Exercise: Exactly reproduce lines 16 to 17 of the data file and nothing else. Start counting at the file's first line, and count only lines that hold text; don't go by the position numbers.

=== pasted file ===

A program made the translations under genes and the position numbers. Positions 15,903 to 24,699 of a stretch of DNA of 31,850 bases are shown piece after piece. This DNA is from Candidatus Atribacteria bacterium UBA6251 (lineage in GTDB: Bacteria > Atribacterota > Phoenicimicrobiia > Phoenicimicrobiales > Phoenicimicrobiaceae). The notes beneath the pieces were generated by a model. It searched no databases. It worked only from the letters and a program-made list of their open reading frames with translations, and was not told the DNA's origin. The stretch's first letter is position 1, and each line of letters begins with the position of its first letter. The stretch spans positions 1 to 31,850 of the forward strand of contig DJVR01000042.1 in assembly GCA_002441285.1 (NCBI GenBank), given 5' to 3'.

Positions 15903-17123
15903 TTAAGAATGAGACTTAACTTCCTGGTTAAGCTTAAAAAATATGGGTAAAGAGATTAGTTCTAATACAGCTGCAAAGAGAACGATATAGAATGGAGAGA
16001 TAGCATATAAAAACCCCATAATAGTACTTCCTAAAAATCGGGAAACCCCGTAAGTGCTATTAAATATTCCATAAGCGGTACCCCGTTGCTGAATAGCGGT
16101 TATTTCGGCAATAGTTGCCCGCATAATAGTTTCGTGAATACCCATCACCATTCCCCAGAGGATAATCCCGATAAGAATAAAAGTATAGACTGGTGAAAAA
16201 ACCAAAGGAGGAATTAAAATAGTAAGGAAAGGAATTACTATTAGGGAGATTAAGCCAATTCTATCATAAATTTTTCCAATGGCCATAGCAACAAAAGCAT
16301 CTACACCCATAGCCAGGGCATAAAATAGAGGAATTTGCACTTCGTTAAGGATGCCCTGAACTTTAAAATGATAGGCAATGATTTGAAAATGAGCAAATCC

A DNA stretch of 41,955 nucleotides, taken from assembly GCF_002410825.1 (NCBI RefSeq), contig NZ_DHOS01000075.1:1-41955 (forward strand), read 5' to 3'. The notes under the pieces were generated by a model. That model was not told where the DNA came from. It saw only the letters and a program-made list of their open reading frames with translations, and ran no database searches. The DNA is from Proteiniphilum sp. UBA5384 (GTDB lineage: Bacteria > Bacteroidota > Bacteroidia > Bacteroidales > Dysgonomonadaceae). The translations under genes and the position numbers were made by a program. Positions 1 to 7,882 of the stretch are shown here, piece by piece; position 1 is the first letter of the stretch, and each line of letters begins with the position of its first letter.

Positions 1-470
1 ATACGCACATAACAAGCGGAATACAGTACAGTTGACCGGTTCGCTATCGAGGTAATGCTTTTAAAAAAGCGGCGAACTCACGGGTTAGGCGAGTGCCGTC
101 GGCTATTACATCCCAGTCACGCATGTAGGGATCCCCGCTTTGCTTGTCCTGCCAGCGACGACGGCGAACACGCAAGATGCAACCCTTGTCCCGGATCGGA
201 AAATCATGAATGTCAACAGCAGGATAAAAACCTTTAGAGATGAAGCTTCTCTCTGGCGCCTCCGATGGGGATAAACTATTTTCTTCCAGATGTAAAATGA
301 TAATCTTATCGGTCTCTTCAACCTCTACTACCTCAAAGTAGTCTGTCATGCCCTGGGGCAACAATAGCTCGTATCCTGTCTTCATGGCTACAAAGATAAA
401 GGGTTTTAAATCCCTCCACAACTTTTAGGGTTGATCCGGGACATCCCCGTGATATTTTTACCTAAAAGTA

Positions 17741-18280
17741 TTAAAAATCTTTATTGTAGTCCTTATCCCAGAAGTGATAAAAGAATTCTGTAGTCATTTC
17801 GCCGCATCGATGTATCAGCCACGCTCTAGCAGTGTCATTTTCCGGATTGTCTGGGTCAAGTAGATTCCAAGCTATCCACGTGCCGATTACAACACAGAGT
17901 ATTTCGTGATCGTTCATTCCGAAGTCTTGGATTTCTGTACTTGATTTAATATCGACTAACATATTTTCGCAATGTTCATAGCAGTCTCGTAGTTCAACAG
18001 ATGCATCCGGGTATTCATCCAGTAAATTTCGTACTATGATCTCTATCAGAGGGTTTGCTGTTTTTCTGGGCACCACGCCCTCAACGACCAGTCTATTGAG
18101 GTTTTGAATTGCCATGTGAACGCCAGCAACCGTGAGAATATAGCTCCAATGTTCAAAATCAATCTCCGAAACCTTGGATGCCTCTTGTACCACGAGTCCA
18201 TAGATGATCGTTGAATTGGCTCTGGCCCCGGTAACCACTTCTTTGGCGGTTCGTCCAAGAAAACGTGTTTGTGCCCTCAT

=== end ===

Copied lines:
17741 TTAAAAATCTTTATTGTAGTCCTTATCCCAGAAGTGATAAAAGAATTCTGTAGTCATTTC
17801 GCCGCATCGATGTATCAGCCACGCTCTAGCAGTGTCATTTTCCGGATTGTCTGGGTCAAGTAGATTCCAAGCTATCCACGTGCCGATTACAACACAGAGT